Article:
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Bob and Ray - Throw A Stereo Spectacular - Super Hot Stamper (With Issues)
Bob and Ray - Throw A Stereo Spectacular - Super Hot Stamper (With Issues)

The copy we are selling is similar to the one pictured above.

Super Hot Stamper (With Issues)

Bob and Ray
Throw A Stereo Spectacular

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Sonic Grade

Side One:

Side Two:

Vinyl Grade

Side One: Mint Minus Minus*

Side Two: Mint Minus Minus*

  • With excellent Double Plus (A++) grades from start to finish, this TAS-approved Living Stereo pressing will be very hard to beat, practically impossible even
  • Originally produced as a sampler record for the Living Stereo line, it is an absolute Must Own for serious audiophiles looking to take their system to the next level
  • Our reference copy here at Better Records is so vital to our operation that it would not be for sale at any (well, almost any) price!
  • Minor marks in the vinyl are sometimes the nature of the beast with these early pressings - there simply is no way around them if the superior sound of vintage analog is important to you
  • 4 stars: "The gleefully cacophonous Guckenheimer Sour Kraut Band takes the prize for providing the most unusual musical selection, but the overall program is extremely diverse [and] the comedy and music are enjoyable."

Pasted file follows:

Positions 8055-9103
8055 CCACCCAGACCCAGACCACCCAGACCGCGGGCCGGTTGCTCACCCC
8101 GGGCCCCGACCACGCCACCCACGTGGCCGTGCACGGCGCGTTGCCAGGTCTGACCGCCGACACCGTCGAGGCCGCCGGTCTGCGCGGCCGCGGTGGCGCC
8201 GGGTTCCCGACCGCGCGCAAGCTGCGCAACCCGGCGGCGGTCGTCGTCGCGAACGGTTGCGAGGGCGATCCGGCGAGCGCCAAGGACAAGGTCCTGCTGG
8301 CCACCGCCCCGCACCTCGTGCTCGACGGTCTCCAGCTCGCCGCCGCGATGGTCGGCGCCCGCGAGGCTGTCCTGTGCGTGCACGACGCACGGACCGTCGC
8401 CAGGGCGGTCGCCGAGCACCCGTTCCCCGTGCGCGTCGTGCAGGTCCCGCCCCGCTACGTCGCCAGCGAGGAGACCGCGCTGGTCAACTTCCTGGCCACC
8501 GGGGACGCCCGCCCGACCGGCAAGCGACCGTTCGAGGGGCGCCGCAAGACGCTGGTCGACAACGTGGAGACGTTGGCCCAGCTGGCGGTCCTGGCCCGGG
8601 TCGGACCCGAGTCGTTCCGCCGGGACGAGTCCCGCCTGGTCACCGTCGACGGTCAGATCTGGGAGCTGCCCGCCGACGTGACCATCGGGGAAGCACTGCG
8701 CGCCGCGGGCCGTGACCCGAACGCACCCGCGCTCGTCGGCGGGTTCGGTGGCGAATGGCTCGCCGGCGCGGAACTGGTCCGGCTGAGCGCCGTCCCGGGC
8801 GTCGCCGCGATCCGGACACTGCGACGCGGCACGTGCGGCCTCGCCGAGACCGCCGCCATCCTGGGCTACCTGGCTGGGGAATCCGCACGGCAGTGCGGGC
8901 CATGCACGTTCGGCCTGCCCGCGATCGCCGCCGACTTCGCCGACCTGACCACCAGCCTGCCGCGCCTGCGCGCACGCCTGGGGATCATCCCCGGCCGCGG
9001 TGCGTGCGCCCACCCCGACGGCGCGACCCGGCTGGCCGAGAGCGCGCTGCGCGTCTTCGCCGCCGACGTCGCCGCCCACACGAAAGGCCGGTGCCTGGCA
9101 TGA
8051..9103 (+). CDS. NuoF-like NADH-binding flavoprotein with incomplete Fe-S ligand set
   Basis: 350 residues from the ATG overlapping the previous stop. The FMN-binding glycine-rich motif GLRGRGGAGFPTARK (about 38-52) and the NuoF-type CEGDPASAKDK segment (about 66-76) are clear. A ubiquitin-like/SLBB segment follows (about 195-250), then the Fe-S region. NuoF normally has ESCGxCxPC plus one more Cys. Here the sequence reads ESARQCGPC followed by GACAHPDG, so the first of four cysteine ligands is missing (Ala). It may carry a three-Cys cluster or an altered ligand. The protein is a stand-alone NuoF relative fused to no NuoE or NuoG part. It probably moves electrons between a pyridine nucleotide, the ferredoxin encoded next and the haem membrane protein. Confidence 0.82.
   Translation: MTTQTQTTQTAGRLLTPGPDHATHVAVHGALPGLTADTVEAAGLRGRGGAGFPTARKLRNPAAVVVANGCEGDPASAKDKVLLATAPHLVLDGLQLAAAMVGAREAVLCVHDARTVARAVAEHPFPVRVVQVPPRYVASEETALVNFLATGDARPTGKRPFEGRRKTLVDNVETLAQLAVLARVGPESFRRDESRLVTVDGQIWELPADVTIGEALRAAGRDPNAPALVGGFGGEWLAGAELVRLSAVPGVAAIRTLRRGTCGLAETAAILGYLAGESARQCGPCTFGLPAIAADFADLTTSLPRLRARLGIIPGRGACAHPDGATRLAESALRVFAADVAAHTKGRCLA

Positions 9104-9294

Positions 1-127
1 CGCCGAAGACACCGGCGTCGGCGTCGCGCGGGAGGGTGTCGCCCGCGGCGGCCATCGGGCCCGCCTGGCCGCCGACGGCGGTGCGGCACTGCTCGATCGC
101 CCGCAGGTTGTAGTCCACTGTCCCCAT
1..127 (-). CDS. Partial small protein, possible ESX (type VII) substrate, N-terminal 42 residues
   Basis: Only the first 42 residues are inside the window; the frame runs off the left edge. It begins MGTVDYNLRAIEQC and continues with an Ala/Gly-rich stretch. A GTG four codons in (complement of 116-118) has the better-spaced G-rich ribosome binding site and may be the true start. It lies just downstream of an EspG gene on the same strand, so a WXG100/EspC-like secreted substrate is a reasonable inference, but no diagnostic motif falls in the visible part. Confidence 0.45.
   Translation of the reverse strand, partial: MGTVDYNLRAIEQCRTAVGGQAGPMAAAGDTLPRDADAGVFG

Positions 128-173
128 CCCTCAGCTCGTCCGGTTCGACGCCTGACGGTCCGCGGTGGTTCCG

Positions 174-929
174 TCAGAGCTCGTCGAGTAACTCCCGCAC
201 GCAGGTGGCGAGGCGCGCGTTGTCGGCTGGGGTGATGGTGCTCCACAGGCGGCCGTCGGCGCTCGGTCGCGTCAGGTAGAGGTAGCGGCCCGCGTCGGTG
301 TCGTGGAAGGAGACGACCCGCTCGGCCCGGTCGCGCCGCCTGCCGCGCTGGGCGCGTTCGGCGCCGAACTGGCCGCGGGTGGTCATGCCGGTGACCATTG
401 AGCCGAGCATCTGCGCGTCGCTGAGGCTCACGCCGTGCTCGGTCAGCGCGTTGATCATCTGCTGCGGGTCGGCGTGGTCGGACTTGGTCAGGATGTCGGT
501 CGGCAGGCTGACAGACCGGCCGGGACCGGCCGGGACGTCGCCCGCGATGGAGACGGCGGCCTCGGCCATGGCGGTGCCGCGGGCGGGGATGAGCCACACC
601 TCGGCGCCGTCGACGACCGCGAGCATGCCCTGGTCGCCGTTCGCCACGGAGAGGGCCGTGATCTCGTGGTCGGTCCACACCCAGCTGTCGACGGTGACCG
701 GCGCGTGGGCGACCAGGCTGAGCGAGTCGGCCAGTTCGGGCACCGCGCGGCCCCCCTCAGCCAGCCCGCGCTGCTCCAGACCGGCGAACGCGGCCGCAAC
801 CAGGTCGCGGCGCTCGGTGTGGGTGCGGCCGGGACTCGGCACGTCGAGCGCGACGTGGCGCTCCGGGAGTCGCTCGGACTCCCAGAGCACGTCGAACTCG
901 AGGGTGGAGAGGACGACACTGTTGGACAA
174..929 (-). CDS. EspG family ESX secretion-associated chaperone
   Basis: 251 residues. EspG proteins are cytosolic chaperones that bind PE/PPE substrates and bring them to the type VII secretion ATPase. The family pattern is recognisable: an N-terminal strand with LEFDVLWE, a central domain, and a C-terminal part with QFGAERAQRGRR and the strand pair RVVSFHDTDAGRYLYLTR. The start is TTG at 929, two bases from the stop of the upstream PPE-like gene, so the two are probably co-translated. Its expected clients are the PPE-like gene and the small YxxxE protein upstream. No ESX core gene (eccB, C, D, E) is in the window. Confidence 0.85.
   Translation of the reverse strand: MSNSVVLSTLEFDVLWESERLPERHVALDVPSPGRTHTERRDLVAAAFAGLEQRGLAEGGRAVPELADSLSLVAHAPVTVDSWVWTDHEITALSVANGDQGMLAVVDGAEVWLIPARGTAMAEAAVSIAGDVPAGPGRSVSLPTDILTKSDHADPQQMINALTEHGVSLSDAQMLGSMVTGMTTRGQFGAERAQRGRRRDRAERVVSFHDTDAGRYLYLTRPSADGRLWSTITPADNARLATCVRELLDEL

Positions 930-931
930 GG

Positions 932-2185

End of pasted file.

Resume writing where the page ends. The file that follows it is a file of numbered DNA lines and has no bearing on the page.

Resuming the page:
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*NOTE: On side 1, there is a mark that plays 6 times at a moderate level about 1/8" (approx. 40 seconds) from the end of track 2, "Riders In The Sky." On side 2, there is a mark that plays 7 times at a moderate level at the start of track 1, "The First Noël."

Bob and Ray Throw A Stereo Spectacular just happens to be our favorite test disc, eclipsing all others in the areas of naturalness and difficulty of reproduction. Any tweak or new room treatment -- we seem to do them almost weekly these days -- has to pass one test and one test only: The Bob and Ray Test.

This record has the power to help you get to the next level in audio like no other. Six words hold the key to better sound: "The Song of the Volga Boatman."

For the purpose of mounting new carts, our favorite track is "The Song of the Volga Boatman" on Bob and Ray Throw A Stereo Spectacular (LSP 1773). It’s by far the most difficult track we know of to get to sound right.

There are about twenty places in the music that we use as tests, and the right setting is the one that gets the most of them to sound their best. With every change, some of the twenty will sound better and some will sound worse. Recognizing when the sound is the biggest, clearest, and most balanced from top to bottom is a skill that has taken me twenty years to acquire.